I have always been interested in both music and electronics. As a youngster, I would often go with my father to rehearsals, concerts, and recording sessions of the Philadelphia Orchestra, where he played French Horn. The experience of listening to one of the world’s finest orchestras in a fine concert hall shaped the way I hear things. I would often wander around the Academy of Music in Philadelphia during rehearsals and listen to how the orchestra sounded in many different seats in the hall. Or, I might sit on stage with my father during a rehearsal and experience what it is like to be surrounded by pure acoustic music.
At the same time, I was fascinated with electronics and built many devices for fun. As a young amateur radio operator, I built transmitters and other rf gadgets. Later, I built audio amplifiers. This was in the 1960s, when transistors were readily available but expensive and they didn’t sound very good. So virtually all of my experience in those days was with vacuum tubes.
My high school had an FM broadcast station, and I was very active in operation and construction of new facilities there. The radio station recorded and broadcast many school events, including concerts. We were fortunate to have some very fine equipment: Ampex tape machines, Collins consoles and mixers, and an assortment of dynamic and ribbon microphones. Often friends in rock bands would ask me to make a tape for them, and this led to my desire to operate a recording studio.
While still in high school, I worked as a part-time engineer at WPEN in Philadelphia. I continued to work there for a number of years while saving money and collecting equipment for a recording studio. In 1973, I left the station to devote my time entirely to Veritable Recording Co., which I started in 1969.
The recording experience taught me what it takes to obtain good sound, and part of that quest led me to design and build some of my own equipment. It was from that experience that the VT-1 Vacuum Tube Microphone Preamplifier was born in 1993. Except for occasional location recording, my time is now devoted full-time to manufacturing the preamps and developing new products.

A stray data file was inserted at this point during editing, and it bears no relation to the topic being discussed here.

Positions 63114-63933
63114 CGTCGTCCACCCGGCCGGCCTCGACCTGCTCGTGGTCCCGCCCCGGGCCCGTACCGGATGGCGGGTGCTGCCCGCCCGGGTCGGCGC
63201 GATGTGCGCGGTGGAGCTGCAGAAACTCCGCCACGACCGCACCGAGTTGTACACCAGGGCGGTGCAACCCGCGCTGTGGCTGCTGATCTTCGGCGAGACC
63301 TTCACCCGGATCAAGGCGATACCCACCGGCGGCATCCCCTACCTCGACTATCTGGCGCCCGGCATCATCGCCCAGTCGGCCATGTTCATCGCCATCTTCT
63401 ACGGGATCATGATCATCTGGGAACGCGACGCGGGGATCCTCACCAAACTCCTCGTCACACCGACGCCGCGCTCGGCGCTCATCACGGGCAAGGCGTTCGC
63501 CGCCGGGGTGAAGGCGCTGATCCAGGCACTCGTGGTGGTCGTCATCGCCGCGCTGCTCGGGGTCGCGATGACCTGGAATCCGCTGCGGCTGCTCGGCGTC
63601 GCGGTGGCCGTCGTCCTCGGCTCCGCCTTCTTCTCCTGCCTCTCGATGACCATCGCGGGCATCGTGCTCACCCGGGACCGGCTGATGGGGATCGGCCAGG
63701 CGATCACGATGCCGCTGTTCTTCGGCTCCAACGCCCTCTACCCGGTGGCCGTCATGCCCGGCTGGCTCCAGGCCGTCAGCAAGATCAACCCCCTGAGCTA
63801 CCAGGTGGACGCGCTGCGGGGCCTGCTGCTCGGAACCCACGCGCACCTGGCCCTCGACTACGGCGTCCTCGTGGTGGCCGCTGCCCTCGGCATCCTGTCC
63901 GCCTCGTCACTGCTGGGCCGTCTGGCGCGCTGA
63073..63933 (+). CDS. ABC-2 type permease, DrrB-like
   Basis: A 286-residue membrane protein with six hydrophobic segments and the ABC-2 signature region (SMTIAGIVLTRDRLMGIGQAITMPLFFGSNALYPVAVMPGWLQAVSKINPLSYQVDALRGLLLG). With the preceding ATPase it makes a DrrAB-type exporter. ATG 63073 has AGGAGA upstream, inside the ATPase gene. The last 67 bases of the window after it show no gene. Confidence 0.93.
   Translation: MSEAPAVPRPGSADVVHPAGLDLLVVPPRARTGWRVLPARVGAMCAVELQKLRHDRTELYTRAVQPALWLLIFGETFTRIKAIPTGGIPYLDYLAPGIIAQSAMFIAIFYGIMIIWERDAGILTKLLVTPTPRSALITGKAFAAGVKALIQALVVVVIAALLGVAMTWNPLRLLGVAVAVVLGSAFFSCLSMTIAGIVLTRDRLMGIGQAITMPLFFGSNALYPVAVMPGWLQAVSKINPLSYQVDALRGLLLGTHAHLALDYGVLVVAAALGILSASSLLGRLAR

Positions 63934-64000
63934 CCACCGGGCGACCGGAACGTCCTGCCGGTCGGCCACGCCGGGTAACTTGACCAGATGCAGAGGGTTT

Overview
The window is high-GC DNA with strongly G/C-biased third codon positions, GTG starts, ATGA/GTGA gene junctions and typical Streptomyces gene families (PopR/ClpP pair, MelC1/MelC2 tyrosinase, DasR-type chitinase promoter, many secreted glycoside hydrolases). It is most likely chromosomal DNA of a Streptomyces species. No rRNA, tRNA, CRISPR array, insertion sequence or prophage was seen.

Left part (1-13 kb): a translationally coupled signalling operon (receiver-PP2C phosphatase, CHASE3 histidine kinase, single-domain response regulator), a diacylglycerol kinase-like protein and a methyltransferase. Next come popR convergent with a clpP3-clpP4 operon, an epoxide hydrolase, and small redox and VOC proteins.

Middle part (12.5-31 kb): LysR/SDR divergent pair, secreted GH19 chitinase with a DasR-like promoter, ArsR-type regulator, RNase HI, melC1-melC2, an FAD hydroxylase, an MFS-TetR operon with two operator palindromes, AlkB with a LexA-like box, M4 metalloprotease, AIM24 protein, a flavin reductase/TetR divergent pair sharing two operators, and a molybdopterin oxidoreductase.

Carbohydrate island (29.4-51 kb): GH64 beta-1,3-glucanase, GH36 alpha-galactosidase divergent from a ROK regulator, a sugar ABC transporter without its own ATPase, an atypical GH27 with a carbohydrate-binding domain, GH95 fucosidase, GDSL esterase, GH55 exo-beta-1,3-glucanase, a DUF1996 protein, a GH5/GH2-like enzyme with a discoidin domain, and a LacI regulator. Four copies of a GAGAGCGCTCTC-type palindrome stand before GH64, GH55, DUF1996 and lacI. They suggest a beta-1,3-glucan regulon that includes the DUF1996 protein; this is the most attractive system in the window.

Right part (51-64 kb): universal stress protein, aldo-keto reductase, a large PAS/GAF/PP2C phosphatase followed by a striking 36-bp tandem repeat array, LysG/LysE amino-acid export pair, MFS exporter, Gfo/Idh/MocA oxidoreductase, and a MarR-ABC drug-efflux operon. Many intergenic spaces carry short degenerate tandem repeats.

The first twenty preamps were built by me, but now all the assembly is done for me by a couple of perfectionist engineers. I continue to inspect each one upon completion, and I do the final measurement tests and the listening test .
I started the business working from home, and when the business had taken over far too much of our house, my wife and I designed a new house with facilities to accommodate the growing business. Rather than “working at home,” I think of my life as “living at work.” We are located about 25 miles west of Philadelphia in Chester County, Pennsylvania. I work with views of woods, horse farms, and the Brandywine River.
I am still enthusiastic about Amateur Radio, and operate using Morse Code exclusively; ironically, there are no microphones connected to my amateur radio equipment. Most of the equipment is restored 1950s vintage all-tube gear. I am also a licensed private pilot with instrument rating, but all the electronic gear in my airplane is solid-state.
Most of my recording these days is classical or choral live performances. I typically use an AEA R88 as the main pickup, with Coles 4038 ribbon spot mics, and B&K 4007 omni mics wide-spaced to add ambience as needed. All mics go through VT-2 preamps direct to a RADAR at 24/96, or, when practical, to a Studer A810.